JPS Seeks Feedback As Reopening Plan Released
For the last several weeks, a 50-person group of teachers, administrators, support staff and others representing each facet of the Jamestown Public Schools district combed through 145-pages of state guidelines in formulating a detailed approach to the 2020-21 school year.
Now, the district is looking for members of the community to join the conversation.
“We learned about the guidance from the state, we transformed it into a template, we worked on the template and came up with some models — now we need the community to tell us what works for them,” superintendent Dr. Kevin Whitaker told The Post-Journal, referring to a survey located at jpsny.org/reopeningsurvey that asks for the community’s input after the district released its tentative plan on Friday — deadline for schools across New York to submit their individual plans to the state education department.
In its plan, the district options for distance learning or partial in-person instruction. Neither plan outlined includes the traditional in-person instruction five days a week.
The plan — available in full or in a “reader friendly” version at jpsny.org/reopening — details two “learning models” that could be selected based on state guidance and parent feedback.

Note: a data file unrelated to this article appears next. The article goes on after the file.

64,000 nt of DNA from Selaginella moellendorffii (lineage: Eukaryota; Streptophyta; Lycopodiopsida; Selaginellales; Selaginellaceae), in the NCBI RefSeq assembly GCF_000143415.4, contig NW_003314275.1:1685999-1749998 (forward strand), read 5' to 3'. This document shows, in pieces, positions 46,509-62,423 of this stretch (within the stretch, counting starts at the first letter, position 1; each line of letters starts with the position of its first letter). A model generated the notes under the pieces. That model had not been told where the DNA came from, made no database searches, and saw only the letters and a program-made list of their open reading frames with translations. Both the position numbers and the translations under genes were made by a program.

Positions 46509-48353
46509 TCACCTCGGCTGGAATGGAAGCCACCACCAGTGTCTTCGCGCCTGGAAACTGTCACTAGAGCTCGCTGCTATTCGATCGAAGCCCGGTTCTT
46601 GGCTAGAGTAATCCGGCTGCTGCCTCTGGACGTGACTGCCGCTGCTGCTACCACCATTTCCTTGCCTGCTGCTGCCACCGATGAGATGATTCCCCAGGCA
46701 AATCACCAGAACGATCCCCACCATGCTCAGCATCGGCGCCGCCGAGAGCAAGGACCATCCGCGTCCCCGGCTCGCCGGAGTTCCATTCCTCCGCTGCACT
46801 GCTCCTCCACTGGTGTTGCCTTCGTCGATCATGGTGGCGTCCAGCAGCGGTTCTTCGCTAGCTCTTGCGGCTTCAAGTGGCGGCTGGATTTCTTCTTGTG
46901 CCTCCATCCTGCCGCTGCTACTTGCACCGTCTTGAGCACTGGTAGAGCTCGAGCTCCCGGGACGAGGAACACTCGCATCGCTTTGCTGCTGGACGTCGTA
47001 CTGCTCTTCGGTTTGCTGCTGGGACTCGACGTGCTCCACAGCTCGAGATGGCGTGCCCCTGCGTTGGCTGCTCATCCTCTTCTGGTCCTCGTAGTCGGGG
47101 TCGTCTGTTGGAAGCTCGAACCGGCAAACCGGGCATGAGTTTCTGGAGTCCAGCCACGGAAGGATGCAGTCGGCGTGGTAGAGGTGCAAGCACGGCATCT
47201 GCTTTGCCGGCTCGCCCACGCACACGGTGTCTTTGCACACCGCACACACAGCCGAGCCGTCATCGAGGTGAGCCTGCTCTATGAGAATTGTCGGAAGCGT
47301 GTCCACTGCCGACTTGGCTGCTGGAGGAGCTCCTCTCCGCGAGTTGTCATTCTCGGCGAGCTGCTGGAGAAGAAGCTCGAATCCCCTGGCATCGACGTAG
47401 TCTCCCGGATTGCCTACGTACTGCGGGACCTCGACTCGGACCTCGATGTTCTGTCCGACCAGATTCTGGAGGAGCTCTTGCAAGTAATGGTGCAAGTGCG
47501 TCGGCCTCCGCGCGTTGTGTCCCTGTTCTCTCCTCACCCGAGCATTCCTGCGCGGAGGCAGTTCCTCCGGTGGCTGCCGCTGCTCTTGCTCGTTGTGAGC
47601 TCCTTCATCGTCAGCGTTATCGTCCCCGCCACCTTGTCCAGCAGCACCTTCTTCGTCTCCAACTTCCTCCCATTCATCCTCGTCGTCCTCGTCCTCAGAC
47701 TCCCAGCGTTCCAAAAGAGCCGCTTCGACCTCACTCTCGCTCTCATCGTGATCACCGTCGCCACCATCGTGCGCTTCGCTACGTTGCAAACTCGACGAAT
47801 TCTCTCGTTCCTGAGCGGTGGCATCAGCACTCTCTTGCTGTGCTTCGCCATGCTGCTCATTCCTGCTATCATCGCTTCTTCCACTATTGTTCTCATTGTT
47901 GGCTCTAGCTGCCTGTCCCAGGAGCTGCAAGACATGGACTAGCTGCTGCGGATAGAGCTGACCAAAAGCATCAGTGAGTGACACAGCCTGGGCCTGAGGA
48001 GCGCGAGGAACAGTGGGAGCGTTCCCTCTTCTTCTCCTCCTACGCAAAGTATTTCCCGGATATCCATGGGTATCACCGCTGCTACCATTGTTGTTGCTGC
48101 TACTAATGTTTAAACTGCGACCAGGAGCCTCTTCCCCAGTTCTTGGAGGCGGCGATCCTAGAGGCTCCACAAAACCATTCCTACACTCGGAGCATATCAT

The primary is a hybrid learning model, includes both in-person and distance learning for students. Specifically, students would attend school in person at least two days a week or part of the day, with assignments to be completed at home on other days. Each school would determine the daily schedule and student attendance groups.
“One of the models that have gained a lot of traction is the 2-1-2 model — an A group and B group: the A group goes to school in person for two days of the week, then they are remote for three days of the week,” Whitaker explained. “The B group goes on other two days of the week and they are remote for the other three days of the week with one day in between for deep cleaning of the buildings and there’s no in-person learning on those days. It might be a Wednesday, it might be a Monday.”